QML (using Canvas element) and QtQWidgets (using QPainter in combination with QPainterPath) is capable of drawing such things.
In either way it's all about the math and doing the calculations of each shape (arcs, lines, texts, ...)
The bottom image is rather easy. Yyou just need to calculate the translation along the x-axis based on your input values which make up the direction.
@goldstar2154 Totally agree with you - there is a obvious bug. But thanks to @raven-worx 's code we've got a way to get a result at least. And "solved" will help in web search:)
Thank you very much for this question:)
Im not sure what "material ripple animation" really is so its hard to say which design i would prefer.
Copying Paint of QMenu would be last choice as there might be bugs and its involving to keep in sync.
If the items can do all the drawing them self i would go for that. (2 i think :)
There are the same errors occured in the "esimplelabel.cpp" file, but I didn't write down here, since it'll consume too much place.
Make sure you have all virtual functions that are declared defined. While a declaration of a regular function without a definition is perfectly valid (until it's called), that's not true for virtual methods.
basically now my model controls text color through Qt::ForegroundRole regardless of the application's CSS.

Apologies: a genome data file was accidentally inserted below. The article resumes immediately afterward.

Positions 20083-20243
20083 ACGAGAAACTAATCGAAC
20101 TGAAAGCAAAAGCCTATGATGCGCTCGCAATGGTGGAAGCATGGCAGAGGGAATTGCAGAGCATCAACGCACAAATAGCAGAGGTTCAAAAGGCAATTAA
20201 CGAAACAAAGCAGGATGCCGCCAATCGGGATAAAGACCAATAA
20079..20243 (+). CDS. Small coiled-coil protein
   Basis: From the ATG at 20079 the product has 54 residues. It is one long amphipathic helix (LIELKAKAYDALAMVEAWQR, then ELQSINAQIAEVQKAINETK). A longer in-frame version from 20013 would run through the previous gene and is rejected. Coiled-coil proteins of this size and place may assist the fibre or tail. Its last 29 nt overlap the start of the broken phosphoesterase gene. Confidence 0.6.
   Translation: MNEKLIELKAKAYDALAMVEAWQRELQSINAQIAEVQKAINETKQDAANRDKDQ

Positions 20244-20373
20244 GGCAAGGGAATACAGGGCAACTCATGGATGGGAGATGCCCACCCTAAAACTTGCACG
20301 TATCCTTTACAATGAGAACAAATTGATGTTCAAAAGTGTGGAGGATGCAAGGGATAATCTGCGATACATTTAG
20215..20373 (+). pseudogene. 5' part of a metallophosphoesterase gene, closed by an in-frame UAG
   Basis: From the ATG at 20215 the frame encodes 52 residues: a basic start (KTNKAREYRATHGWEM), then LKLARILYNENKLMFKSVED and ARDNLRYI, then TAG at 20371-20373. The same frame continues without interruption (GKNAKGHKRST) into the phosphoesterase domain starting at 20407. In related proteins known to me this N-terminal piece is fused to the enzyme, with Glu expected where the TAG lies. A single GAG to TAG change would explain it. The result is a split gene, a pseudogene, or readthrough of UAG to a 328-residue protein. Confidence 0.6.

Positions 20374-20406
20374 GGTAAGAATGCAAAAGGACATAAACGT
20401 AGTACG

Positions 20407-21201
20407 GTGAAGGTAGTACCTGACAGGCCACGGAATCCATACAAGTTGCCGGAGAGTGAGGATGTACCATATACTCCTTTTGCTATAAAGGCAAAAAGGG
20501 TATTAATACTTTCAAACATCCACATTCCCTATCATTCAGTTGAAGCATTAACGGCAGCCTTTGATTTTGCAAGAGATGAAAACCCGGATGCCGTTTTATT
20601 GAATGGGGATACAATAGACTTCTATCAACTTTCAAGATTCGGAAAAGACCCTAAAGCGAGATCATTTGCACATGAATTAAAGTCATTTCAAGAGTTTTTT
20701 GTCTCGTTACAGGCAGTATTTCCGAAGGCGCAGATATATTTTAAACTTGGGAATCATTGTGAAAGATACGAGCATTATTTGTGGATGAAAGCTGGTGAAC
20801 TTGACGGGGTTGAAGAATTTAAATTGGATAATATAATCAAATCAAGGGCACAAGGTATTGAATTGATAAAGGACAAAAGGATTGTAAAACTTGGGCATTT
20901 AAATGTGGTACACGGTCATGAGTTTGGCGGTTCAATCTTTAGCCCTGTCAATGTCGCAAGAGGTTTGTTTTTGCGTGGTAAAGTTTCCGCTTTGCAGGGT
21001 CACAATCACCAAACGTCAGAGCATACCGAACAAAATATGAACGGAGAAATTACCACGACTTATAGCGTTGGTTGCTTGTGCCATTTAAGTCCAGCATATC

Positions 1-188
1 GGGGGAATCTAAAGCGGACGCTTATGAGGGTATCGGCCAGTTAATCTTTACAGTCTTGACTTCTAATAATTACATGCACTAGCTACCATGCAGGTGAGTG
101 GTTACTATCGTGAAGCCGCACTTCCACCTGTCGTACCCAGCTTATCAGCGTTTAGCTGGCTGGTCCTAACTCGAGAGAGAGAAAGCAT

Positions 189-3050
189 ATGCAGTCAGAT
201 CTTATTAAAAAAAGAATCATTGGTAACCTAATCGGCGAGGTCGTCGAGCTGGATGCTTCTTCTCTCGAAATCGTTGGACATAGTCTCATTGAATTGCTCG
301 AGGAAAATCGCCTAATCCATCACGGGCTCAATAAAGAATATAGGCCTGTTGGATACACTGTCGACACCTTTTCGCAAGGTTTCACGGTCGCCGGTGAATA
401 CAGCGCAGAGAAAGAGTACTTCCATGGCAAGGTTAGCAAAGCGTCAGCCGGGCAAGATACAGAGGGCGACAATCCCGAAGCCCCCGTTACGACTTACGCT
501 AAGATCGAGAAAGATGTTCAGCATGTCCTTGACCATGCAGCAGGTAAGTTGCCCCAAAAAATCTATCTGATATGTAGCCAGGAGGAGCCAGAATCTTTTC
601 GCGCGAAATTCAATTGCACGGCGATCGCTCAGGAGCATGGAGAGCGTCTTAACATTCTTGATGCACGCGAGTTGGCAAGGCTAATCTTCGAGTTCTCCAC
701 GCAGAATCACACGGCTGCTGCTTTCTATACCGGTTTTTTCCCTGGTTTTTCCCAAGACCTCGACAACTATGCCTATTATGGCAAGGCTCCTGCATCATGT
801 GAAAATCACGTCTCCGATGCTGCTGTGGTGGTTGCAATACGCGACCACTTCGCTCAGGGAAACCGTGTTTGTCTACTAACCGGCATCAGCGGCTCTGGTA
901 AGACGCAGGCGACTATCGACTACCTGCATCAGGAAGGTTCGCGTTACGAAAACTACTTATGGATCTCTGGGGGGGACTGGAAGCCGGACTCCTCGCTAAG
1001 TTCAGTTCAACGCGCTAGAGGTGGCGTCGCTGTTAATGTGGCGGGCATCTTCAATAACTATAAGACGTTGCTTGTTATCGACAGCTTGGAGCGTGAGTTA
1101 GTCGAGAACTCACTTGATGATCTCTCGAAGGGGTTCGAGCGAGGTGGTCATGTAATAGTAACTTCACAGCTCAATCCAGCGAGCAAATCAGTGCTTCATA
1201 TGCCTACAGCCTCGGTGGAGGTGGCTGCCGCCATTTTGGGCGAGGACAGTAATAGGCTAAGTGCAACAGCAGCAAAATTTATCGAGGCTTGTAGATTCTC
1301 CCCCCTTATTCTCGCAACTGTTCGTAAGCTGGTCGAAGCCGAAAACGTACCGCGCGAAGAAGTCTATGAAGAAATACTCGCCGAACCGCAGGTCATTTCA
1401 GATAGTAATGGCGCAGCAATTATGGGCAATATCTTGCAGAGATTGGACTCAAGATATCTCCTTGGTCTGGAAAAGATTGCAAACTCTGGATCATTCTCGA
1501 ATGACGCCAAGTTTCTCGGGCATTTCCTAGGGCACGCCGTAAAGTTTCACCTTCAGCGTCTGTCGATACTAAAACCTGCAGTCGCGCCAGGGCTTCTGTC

I feel like it's the wrong place to put theming, but it works for me at the moment.
Well... until we decide to have different themes :-°
you made me curious, and so i played around a bit.
This example renders the widget and forwards mouse- and key-events to the widget (i used a QTextEdit in this case).
But it also points out the problems very well:
you can't use widgets with popup windows (e.g. combobox)
cursor blinking and text-selection isn't painted (may be fixed somehow - didn't investigate further)
correct focus handling might be pretty tricky to implement
correct state handling is essential for visual appearance
But i think it might be a good starting point. It still needs a lot of work to behave as someone would expect it to behave.
when you already have a layout set, you don't need to create a new one.
Just access your existing Layout with the layout() function.
In general every QWidget has its own layout (there are different kinds of layouts) and you can add widgets to them.
So if you want to add a widget to your QMainWindows layout you can call inside your main windows code something like this:
For further information please read http://doc.qt.io/qt-4.8/layout.html.
@Chris-Kawa I just have to say this is hilarious and spot on. I did this same thing in wxWidgets a couple years ago and this was my experience verbatim. In the end I went on to use the same basic technique that is described here: https://github.com/deimos1877/BorderlessWindow. Thanks for making me feel less stupid.